Improving clinical trial efficiency using a machine learning-based risk score to enrich study populations

Karola S. Jering, Claudio Campagnari, Brian Claggett, Eric Adler, Liviu Klein, Faraz S. Ahmad, Adriaan A. Voors, Scott Solomon, Avi Yagil, Barry Greenberg*

*Corresponding author for this work

Research output: Contribution to journalArticlepeer-review

5 Scopus citations


Aims: Prognostic enrichment strategies can make trials more efficient, although potentially at the cost of diminishing external validity. Whether using a risk score to identify a population at increased mortality risk could improve trial efficiency is uncertain. We aimed to assess whether Machine learning Assessment of RisK and EaRly mortality in Heart Failure (MARKER-HF), a previously validated risk score, could improve clinical trial efficiency. Methods and results: Mortality rates and association of MARKER-HF with all-cause death by 1 year were evaluated in four community-based heart failure (HF) and five HF clinical trial cohorts. Sample size required to assess effects of an investigational therapy on mortality was calculated assuming varying underlying MARKER-HF risk and proposed treatment effect profiles. Patients from community-based HF cohorts (n = 11 297) had higher observed mortality and MARKER-HF scores than did clinical trial patients (n = 13 165) with HF with either reduced ejection fraction (HFrEF) or preserved ejection fraction (HFpEF). MARKER-HF score was strongly associated with risk of 1-year mortality both in the community (hazard ratio [HR] 1.48, 95% confidence interval [CI] 1.44–1.52) and clinical trial cohorts with HFrEF (HR 1.41, 95% CI 1.30–1.54), and HFpEF (HR 1.74, 95% CI 1.53–1.98), per 0.1 increase in MARKER-HF. Using MARKER-HF to identify patients for a hypothetical clinical trial assessing mortality reduction with an intervention, enabled a reduction in sample size required to show benefit. Conclusion: Using a reliable predictor of mortality such as MARKER-HF to enrich clinical trial populations provides a potential strategy to improve efficiency by requiring a smaller sample size to demonstrate a clinical benefit.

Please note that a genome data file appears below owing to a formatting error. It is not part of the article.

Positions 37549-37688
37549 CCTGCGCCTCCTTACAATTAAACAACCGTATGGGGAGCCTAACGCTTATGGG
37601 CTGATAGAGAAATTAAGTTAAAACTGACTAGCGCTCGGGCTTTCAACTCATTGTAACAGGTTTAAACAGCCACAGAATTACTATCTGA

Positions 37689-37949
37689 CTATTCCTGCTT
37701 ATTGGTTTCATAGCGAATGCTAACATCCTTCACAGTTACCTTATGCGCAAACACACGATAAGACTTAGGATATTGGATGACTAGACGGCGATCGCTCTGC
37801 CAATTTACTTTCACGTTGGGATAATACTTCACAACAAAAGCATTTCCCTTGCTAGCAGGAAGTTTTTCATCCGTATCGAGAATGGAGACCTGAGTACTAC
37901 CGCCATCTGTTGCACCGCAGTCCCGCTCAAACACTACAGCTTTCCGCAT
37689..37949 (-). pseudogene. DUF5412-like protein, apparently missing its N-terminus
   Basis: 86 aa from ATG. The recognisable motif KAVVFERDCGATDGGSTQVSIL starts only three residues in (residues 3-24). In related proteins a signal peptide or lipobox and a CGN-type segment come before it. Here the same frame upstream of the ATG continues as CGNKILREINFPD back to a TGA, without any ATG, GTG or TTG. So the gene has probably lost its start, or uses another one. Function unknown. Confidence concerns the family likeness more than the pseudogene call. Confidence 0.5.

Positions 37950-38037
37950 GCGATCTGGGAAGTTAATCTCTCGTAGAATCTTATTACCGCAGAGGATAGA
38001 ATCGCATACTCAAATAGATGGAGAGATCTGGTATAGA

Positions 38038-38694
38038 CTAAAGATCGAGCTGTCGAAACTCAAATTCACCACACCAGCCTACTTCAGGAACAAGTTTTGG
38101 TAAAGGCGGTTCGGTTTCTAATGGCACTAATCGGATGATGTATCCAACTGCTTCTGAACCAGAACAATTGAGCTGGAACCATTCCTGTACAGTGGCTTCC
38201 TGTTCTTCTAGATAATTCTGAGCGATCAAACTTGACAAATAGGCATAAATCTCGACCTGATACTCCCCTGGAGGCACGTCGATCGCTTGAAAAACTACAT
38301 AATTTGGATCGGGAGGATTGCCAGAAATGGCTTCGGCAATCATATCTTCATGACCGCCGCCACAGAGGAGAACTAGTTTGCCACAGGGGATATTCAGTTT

Original languageEnglish (US)
Pages (from-to)1418-1426
Number of pages9
JournalEuropean Journal of Heart Failure
Issue number8
StatePublished - Aug 2022


  • Clinical trial efficiency
  • Heart failure
  • Machine learning
  • Prognostic enrichment
  • Risk scores
  • Trial enrolment strategies

ASJC Scopus subject areas

  • Cardiology and Cardiovascular Medicine


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